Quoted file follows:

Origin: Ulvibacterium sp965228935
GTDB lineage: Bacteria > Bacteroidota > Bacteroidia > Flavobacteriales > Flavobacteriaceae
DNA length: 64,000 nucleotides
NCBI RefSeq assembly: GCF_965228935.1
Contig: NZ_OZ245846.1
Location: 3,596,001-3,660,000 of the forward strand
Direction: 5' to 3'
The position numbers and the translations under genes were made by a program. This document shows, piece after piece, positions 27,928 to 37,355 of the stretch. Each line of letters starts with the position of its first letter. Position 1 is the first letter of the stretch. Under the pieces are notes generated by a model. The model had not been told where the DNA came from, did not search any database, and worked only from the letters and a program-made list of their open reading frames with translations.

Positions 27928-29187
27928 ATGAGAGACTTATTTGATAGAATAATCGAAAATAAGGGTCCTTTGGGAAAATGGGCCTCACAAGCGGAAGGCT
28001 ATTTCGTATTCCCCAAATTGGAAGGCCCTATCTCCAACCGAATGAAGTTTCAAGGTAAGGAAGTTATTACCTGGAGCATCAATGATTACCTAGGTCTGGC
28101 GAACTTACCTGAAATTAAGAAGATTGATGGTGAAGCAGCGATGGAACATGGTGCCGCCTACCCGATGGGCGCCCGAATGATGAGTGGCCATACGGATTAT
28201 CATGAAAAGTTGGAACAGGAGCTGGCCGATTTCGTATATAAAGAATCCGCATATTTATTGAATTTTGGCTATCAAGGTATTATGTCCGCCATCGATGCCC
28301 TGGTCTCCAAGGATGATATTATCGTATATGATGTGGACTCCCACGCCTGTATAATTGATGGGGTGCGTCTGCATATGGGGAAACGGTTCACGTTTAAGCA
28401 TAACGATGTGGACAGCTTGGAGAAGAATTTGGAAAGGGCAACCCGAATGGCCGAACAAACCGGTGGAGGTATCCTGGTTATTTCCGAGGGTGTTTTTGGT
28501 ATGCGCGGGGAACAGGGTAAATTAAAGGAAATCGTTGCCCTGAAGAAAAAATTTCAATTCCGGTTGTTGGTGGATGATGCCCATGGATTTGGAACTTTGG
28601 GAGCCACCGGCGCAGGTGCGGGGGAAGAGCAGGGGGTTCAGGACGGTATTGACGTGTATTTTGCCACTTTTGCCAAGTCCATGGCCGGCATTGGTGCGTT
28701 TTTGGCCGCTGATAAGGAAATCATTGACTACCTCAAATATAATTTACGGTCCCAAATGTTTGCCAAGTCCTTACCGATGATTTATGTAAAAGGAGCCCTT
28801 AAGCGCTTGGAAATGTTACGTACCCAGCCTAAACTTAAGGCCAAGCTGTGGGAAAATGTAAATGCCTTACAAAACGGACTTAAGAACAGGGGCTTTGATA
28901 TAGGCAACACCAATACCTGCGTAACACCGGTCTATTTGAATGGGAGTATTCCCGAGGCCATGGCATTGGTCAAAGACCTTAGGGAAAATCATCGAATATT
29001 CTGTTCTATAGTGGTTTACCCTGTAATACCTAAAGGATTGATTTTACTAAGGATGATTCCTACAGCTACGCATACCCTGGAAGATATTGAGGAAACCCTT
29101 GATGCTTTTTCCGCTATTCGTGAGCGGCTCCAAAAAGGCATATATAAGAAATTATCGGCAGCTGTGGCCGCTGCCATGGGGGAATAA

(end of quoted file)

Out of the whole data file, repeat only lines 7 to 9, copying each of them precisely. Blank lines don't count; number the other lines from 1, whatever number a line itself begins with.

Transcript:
Direction: 5' to 3'
The position numbers and the translations under genes were made by a program. This document shows, piece after piece, positions 27,928 to 37,355 of the stretch. Each line of letters starts with the position of its first letter. Position 1 is the first letter of the stretch. Under the pieces are notes generated by a model. The model had not been told where the DNA came from, did not search any database, and worked only from the letters and a program-made list of their open reading frames with translations.

Positions 27928-29187